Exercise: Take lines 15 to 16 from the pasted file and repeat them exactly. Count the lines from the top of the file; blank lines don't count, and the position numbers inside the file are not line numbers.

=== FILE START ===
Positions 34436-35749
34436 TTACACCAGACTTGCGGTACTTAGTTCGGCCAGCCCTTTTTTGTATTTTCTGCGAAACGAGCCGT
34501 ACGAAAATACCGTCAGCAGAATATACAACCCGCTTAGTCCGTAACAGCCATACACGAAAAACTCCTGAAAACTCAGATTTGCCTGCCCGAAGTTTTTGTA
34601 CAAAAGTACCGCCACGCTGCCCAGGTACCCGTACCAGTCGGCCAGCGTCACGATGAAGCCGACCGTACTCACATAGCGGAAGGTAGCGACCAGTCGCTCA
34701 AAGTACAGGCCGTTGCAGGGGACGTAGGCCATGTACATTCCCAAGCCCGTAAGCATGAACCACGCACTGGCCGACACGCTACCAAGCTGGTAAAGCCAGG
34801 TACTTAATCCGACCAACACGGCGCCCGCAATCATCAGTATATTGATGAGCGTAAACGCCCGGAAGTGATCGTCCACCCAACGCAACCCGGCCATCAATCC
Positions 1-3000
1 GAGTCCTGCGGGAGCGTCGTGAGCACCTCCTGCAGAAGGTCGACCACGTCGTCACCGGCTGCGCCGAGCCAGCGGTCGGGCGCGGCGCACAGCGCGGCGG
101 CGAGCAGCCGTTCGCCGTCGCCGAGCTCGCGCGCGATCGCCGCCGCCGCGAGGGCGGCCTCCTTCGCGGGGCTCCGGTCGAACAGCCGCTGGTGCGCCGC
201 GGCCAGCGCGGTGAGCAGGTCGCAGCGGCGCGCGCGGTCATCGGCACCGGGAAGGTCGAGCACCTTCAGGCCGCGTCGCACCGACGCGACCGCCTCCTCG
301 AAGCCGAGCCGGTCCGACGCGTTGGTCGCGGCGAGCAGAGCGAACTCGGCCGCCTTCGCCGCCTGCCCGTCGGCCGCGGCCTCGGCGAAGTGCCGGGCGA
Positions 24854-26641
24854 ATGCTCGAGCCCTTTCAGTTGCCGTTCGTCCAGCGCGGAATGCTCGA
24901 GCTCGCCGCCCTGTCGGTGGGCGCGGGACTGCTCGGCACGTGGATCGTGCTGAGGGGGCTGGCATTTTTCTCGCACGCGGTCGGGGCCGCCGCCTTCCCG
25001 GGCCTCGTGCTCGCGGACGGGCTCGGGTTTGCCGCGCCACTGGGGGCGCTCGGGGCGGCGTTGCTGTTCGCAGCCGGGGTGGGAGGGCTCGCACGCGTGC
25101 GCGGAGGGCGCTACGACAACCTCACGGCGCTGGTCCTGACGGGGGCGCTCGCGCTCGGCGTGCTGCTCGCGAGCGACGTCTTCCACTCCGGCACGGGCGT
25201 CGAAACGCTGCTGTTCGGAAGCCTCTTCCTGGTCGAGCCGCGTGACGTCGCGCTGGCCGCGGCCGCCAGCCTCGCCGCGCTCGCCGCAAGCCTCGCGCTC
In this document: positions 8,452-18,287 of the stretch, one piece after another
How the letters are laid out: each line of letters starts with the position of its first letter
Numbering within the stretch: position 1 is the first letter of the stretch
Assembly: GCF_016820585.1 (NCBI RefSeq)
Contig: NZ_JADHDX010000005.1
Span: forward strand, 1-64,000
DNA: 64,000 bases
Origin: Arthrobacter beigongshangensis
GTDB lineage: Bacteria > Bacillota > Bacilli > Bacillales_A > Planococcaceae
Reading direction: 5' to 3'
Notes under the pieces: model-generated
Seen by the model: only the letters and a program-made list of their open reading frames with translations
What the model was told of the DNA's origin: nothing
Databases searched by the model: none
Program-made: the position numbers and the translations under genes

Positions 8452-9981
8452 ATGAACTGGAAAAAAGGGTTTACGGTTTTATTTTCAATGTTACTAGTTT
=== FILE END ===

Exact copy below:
25001 GGCCTCGTGCTCGCGGACGGGCTCGGGTTTGCCGCGCCACTGGGGGCGCTCGGGGCGGCGTTGCTGTTCGCAGCCGGGGTGGGAGGGCTCGCACGCGTGC
25101 GCGGAGGGCGCTACGACAACCTCACGGCGCTGGTCCTGACGGGGGCGCTCGCGCTCGGCGTGCTGCTCGCGAGCGACGTCTTCCACTCCGGCACGGGCGT